Talk to the Veterans Crisis Line now
U.S. flag
An official website of the United States government

VA Health Systems Research

Go to the VA ORD website
Go to the QUERI website

HSR Citation Abstract

Search | Search by Center | Search by Source | Keywords in Title

Postdeployment resilience as a predictor of mental health in operation enduring freedom/operation iraqi freedom returnees.

Eisen SV, Schultz MR, Glickman ME, Vogt D, Martin JA, Osei-Bonsu PE, Drainoni ML, Elwy AR. Postdeployment resilience as a predictor of mental health in operation enduring freedom/operation iraqi freedom returnees. American journal of preventive medicine. 2014 Dec 1; 47(6):754-61.

Related HSR&D Project(s)

Dimensions for VA is a web-based tool available to VA staff that enables detailed searches of published research and research projects.

If you have VA-Intranet access, click here for more information

VA staff not currently on the VA network can access Dimensions by registering for an account using their VA email address.
   Search Dimensions for VA for this citation
* Don't have VA-internal network access or a VA email address? Try searching the free-to-the-public version of Dimensions


BACKGROUND: Much of the research on the impact of trauma exposure among veterans has focused on factors that increase risk for mental health problems. Fewer studies have investigated factors that may prevent mental health problems following trauma exposure. This study examines resilience variables as factors that may prevent subsequent mental health problems. PURPOSE: To determine whether military service members returning from Afghanistan and Iraq who exhibit higher levels of resilience, including hardiness (encompassing control, commitment, and challenge), self-efficacy, and social support after returning from deployment are less vulnerable to subsequent mental health problems, alcohol, and drug use. METHODS: A national sample of 512 service members was surveyed between 3 and 12 months of return from deployment and 6-12 months later. Data were collected in 2008-2009 and analyzed in 2013. Regression analyses ascertained whether resilience 3-12 months after return predicted later mental health and substance problems, controlling for demographic characteristics, mental health, and risk factors, including predeployment stressful events, combat exposure, and others. RESULTS: Greater hardiness predicted several indicators of better mental health and lower levels of alcohol use 6-12 months later, but did not predict subsequent posttraumatic stress symptom severity. Postdeployment social support predicted better overall mental health and less posttraumatic stress symptom severity, alcohol, and drug use. CONCLUSIONS: Some aspects of resilience after deployment appear to protect returning service members from the negative effects of traumatic exposure, suggesting that interventions to promote and sustain resilience after deployment have the potential to enhance the mental health of veterans.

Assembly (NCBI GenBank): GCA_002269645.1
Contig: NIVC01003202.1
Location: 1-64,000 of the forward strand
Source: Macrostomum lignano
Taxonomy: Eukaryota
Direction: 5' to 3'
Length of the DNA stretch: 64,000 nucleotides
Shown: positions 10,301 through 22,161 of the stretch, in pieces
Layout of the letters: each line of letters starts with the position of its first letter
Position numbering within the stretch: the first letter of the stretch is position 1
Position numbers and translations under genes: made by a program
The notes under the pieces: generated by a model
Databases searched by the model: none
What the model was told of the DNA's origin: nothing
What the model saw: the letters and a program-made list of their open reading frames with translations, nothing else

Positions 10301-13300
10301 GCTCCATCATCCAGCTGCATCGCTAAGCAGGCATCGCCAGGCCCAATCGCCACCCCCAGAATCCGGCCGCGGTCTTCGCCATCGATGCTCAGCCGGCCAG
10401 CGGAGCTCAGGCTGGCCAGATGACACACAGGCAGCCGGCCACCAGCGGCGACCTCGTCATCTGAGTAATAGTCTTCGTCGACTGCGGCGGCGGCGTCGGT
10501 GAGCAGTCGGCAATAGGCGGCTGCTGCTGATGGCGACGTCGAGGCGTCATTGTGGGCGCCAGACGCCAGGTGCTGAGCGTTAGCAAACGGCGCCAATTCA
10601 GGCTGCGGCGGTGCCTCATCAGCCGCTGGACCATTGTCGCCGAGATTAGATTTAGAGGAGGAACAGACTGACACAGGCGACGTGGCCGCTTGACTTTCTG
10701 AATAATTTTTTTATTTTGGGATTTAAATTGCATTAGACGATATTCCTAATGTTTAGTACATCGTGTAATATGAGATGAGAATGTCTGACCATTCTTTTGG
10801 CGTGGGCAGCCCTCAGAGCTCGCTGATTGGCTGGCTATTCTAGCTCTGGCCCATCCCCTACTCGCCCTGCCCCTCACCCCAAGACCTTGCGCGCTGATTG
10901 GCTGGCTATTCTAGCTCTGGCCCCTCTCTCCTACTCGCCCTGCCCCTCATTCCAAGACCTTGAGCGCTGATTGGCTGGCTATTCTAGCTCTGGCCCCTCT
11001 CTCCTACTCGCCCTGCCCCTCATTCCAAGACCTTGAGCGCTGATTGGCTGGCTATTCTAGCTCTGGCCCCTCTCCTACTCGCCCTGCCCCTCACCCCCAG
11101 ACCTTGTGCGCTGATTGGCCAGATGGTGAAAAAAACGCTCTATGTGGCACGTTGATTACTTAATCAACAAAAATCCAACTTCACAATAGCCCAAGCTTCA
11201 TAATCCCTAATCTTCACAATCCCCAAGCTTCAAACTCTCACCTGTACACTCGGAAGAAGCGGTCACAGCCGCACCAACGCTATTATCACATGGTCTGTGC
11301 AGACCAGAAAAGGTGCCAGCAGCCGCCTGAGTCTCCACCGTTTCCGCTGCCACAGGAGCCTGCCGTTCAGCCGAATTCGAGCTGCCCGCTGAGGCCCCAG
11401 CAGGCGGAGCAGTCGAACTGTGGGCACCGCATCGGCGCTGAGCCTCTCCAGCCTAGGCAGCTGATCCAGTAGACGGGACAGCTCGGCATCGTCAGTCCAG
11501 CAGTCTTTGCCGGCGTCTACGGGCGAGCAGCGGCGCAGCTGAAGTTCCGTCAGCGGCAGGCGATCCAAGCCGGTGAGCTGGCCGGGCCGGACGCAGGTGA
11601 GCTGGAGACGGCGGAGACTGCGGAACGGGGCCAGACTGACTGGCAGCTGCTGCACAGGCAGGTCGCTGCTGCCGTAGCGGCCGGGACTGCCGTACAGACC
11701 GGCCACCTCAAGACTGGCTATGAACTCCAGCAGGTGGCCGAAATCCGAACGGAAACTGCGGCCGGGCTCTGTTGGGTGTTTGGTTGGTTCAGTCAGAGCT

Questions about the HSR website? Email the Web Team

Any health information on this website is strictly for informational purposes and is not intended as medical advice. It should not be used to diagnose or treat any condition.